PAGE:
[Image by Jose R. Cabello of Pixabay]

As a Corporate Communication & Speech Specialist for the last two decades, I’ve learned a great deal from the clients with whom I’ve had the privilege of working.   They’re all brilliant professionals within their specific industry and motivated to improve how they sound.  Fortunately, they’ve selected me to help them achieve their goals.

My clients often share some commonalities and among them is a concern for how to handle the Q&A (question and answer). Here are some of the guidelines I suggest you consider.

  1. Ensure you maintain control and determine when you will take audience questions (e.g., after each segment, at the end, etc.).
  2. Let your audience know when to pose their questions and assure them that adequate time is set aside for that purpose.
  3. Use open-ended questions to draw out questions from your audience (e.g., What reactions do you have? vs. Any questions?).
  4. Anticipate at least five questions that may be asked of you. Then either build that content into your presentation or practice responding to the questions that may be posed.
  5. Invite your audience to submit their questions in advance of your presentation so you have a good idea of what they need or want to know.
  6. Be sure you fully understand a question before responding to it.  In order to do this, clarify any aspect of the question if you’re uncertain about it.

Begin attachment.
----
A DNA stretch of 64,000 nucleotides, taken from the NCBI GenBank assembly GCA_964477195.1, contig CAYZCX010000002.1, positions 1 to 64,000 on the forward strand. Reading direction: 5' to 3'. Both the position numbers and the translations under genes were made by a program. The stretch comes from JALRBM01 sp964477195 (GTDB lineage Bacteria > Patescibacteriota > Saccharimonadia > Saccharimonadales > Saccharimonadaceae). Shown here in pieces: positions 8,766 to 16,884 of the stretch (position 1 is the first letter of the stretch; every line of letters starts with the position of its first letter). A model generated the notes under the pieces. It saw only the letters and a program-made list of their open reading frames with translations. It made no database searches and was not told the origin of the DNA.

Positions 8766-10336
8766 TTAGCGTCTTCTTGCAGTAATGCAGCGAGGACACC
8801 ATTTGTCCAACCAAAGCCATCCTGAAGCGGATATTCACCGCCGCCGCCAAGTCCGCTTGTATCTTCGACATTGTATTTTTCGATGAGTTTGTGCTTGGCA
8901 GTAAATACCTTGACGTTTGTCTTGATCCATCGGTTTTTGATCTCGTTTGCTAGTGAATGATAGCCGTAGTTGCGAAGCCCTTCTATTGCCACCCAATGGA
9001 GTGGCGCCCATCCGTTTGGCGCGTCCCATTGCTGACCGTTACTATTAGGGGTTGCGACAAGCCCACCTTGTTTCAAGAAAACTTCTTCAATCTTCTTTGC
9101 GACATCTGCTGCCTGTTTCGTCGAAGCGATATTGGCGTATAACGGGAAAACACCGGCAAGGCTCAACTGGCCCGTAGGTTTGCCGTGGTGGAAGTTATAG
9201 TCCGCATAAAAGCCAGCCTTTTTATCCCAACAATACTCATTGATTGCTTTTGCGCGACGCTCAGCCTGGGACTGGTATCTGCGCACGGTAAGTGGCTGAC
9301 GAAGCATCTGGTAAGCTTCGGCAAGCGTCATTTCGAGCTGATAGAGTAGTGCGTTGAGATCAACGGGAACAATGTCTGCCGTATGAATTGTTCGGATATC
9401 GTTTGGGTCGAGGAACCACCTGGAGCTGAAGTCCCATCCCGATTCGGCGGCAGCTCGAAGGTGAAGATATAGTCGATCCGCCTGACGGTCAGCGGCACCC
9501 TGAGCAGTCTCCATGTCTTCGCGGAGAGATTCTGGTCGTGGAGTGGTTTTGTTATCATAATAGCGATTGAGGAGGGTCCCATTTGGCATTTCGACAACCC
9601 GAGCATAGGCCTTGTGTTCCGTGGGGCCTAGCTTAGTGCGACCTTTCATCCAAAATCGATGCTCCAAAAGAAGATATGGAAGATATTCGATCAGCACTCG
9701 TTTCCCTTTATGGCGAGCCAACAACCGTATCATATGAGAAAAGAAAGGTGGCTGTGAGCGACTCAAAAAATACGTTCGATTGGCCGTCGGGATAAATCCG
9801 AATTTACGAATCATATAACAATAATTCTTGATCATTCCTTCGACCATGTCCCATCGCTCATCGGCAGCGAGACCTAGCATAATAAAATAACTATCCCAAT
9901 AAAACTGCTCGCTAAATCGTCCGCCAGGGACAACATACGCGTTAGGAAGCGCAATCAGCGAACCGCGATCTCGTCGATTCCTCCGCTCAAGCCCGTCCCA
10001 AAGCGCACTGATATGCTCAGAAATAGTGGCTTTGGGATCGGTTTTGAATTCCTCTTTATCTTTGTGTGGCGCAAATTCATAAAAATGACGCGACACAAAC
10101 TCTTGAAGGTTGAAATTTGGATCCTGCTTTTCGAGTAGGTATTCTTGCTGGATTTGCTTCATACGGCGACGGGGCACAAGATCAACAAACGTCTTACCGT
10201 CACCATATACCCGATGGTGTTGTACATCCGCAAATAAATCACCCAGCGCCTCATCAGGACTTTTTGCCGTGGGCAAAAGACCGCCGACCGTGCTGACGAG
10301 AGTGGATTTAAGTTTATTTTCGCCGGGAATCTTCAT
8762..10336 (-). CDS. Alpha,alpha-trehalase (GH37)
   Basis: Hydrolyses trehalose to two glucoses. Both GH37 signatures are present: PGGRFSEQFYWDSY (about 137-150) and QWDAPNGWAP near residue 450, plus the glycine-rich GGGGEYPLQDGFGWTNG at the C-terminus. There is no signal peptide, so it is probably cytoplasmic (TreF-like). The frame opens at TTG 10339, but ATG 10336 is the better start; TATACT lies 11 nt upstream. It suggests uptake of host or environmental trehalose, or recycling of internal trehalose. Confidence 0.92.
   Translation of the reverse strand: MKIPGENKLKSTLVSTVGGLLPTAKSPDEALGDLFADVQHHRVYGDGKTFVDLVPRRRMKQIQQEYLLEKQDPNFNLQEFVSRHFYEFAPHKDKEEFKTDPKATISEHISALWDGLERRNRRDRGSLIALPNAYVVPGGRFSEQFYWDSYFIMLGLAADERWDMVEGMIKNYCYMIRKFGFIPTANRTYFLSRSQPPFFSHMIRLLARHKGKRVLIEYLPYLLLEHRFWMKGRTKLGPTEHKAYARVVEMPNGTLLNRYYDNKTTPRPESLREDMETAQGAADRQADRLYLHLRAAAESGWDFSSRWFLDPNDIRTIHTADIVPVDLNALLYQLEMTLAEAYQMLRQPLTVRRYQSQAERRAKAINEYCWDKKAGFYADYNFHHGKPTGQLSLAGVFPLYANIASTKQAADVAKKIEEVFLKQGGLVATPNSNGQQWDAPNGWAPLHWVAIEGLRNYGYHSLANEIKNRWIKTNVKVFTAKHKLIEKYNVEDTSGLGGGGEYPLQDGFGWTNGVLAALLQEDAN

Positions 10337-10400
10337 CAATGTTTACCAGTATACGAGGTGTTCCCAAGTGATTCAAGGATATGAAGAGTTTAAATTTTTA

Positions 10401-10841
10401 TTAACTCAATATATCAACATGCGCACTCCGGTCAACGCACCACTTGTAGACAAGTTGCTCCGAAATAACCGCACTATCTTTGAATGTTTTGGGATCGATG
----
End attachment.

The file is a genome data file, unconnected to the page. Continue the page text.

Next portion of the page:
7. Restate the question asked of you to help others adequately hear the question.  This way they can more readily follow the conversation and not get lost.
  8. In the event you don’t know the answer to a question, simply state “I’m not sure about that but will research it and get back to you with an answer within two days [or another time frame].”  Best to never fake an answer, thinking you’ll look good by always having a response.
  9. If the questioner speaks with a low volume, you’ll want to ask the person to speak louder. You can also get closer to the person.
  10. If you hear a question that is lengthy or has multiple parts, you can restate the aspect to which you’ll be responding. Then you can offer to follow-up with the questioner at the break or at the conclusion of your presentation.

There are several other tips for responding to questions so please feel free to contact me to discuss this topic.  Know that the Q&A is a crucial part of any speaker’s presentation.  If handled well, your Q&A will be very effective.

You can easily reach me at 518-664-6004 or dale@profitablespeech.com